Numerical Optimization Criteria

A response cannot be assigned criteria unless it has a model.

Check the design evaluation, ANOVA statistics, and diagnostics graphs. These tools are used to make sure the models provide a good estimate of the true response surface.

There are two symbols that can appear on the criteria list for factors.

  • An asterisk (*) before a factor indicates that factor is not in any model. Numeric factors will be given a goal of equal to their mid-point. Categoric factors will be given a goal of equal to the first level.

  • A hash (#) before a factor indicates that factor is a discrete numeric factor. When this factor is selected, an option to restrict the search to its discrete levels is presented at the bottom of the list.

The default goals are in range for factors and none for responses. The default goal limits are in the range tested for factors, and the minimum and maximum observed values for responses.

Click on a response or factor to set more meaningful goals. .

Goals that apply to both factors and responses

  • In Range - Specify a range for acceptable results. Responses can have one-sided In Range goals. Select and delete the lower or upper limit to set one-sided goals. Factors must have both limits.

  • Maximize - The lower limit is the lowest acceptable outcome. The upper limit is desired best result.

  • Minimize - The lower limit is the desired best result. The upper limit is the highest acceptable outcome.

  • Target - The best result is somewhere in between acceptable limits and there is a “best” outcome.

Goals that apply to responses only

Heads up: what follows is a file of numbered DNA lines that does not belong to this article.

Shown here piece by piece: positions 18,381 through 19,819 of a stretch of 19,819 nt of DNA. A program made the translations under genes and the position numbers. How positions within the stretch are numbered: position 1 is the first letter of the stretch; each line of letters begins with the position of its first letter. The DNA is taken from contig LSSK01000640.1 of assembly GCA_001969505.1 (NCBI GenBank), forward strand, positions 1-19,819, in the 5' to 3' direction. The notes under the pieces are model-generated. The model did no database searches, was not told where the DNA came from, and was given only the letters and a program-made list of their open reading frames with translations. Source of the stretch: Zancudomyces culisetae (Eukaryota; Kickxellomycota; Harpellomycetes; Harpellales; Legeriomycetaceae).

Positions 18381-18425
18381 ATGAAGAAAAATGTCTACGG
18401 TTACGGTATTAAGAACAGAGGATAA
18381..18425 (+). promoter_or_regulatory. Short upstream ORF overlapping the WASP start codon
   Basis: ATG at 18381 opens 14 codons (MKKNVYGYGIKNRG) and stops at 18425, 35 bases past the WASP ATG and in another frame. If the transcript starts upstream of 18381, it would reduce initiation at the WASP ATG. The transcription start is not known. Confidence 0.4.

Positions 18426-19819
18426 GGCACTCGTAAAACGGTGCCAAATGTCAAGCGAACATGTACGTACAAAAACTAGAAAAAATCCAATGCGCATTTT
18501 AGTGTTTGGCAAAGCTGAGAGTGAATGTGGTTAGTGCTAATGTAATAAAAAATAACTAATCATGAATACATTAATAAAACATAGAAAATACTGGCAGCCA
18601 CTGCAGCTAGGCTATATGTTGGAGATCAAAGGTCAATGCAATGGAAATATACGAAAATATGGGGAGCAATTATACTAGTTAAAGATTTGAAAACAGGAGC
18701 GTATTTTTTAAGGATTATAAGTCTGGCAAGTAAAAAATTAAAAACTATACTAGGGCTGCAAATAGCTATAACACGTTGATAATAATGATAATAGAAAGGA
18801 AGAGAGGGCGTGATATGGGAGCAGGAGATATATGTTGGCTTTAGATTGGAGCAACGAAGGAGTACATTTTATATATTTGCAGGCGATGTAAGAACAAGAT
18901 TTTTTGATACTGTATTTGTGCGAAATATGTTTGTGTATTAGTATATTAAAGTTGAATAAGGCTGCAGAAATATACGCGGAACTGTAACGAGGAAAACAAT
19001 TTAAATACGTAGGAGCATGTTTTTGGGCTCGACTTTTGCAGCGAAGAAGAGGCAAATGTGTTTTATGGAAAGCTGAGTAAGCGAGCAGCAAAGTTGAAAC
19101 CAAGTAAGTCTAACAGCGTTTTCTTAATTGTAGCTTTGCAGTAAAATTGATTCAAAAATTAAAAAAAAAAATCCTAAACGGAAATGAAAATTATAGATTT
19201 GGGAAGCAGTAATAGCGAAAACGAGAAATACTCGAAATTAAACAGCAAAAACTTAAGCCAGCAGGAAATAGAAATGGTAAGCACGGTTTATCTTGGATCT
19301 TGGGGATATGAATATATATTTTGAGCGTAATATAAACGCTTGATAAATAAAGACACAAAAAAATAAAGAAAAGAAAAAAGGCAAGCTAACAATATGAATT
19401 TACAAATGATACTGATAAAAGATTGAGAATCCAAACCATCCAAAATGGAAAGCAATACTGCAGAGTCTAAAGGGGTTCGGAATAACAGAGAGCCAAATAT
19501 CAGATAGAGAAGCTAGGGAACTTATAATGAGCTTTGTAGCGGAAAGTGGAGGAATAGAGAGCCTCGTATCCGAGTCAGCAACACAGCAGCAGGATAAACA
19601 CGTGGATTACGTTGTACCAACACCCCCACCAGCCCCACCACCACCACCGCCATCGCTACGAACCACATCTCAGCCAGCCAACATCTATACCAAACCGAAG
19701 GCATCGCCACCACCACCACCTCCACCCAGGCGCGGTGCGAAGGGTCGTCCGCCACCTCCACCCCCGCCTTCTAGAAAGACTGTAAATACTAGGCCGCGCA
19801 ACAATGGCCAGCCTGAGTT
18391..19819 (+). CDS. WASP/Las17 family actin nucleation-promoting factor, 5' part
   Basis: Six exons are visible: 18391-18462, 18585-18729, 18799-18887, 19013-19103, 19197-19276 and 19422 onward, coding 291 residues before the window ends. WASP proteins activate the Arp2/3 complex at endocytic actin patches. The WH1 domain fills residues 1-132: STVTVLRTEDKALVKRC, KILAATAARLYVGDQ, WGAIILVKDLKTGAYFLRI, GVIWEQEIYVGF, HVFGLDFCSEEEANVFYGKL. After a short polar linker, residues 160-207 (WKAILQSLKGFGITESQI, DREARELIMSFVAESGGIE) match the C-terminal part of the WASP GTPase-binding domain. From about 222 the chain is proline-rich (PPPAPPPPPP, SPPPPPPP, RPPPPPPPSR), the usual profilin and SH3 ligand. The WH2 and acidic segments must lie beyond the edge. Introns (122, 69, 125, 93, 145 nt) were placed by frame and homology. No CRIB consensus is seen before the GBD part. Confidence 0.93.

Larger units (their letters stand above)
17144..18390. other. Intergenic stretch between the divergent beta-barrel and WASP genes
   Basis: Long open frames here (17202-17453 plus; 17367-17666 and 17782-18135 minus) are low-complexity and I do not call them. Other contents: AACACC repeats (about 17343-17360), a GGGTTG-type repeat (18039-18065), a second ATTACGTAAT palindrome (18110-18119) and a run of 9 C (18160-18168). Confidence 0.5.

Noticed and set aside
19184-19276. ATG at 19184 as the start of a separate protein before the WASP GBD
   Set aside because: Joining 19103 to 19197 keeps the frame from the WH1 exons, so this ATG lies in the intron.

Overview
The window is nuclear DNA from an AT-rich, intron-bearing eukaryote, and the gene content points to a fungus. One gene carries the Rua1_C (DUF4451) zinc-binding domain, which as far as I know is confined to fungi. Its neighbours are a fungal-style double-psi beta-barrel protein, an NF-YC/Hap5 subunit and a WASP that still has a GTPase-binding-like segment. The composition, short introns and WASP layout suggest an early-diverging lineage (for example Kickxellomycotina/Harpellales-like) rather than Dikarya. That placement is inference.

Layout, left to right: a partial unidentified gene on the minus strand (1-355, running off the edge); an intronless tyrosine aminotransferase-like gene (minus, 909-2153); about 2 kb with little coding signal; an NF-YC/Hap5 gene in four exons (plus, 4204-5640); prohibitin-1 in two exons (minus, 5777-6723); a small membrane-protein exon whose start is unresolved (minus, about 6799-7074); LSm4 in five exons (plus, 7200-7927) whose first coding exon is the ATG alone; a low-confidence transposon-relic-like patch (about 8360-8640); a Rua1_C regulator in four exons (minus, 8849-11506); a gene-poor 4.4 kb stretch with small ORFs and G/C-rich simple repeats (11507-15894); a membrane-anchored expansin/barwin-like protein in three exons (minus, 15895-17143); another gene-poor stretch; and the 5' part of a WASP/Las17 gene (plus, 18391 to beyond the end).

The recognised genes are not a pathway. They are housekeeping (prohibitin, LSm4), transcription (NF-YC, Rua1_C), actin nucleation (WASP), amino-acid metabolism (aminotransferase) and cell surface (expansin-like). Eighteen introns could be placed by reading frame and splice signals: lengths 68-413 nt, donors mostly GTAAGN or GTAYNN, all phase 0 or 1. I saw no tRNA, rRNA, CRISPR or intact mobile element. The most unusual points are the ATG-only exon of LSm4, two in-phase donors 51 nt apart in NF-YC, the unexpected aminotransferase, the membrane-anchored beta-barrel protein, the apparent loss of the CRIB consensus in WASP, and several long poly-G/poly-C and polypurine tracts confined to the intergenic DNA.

• None - Do not use this response model for optimization. This is treated as “In Range” with infinite limits. Check the “Hide on Report” box to keep it off the solutions tab.

  • Cpk - The process capability index (Cpk) brings specifications into the optimization. It calculates the number of standard errors the predicted response is within the specification limits. The default settings for the Lower Spec Limit (LSL) and Upper Spec Limit (USL) are the minimum and maximum observed values. The Cpk Low is 0 (exactly on the specification) and the Cpk high is 1.5 (six sigma capable). Leave one of the specification limits blank for one-sided specifications.

Goals that apply to factors only

  • Equal to - Set the factor equal to a single value to restrict the optimization search.

Additional Tools

  • Use Interval - Modifies the goal by including uncertainty estimates. It will only appear once a goal is selected for a response. The three types of interval set the type of adjustment (Confidence, Prediction, or Tolerance). A larger acceptable alpha risk will result in a narrower interval therefore a smaller adjustment. The tolerance interval also requires the proportion of the population contained in the interval.

  • Weight - This value can range from 0.10 to 10. It fine-tunes how the optimization process searches for the best solution. A low weight (near 0.10) will allow more solutions that don’t quite meet the optimal goal. A high weight (close to 10) will cause the optimization to seek a solution close to or beyond the stated goal. From a practical standpoint, leaving the weights at 1.0 is a good place to start.

  • Importance - Specify the relative importance of one goal versus another. Some goals may be critical (assign them +++++), while some may be of medium importance (assign them +++) and some are of lowest importance (+). Default is to have all goals set to +++.

  • Options Button - Under the options button are several tools to fine tune the trade off between speed and completeness. The default settings work for the majority of problems.

  • Include Standard Error Models is often enabled to limit how far the algorithm will extrapolate if the factor goals are widened. One response is added for each existing response. The goal for the Std Err response is set to in range, with the lower limit deleted. This will limit the extrapolated predictions to be no worse than the worst actual data point.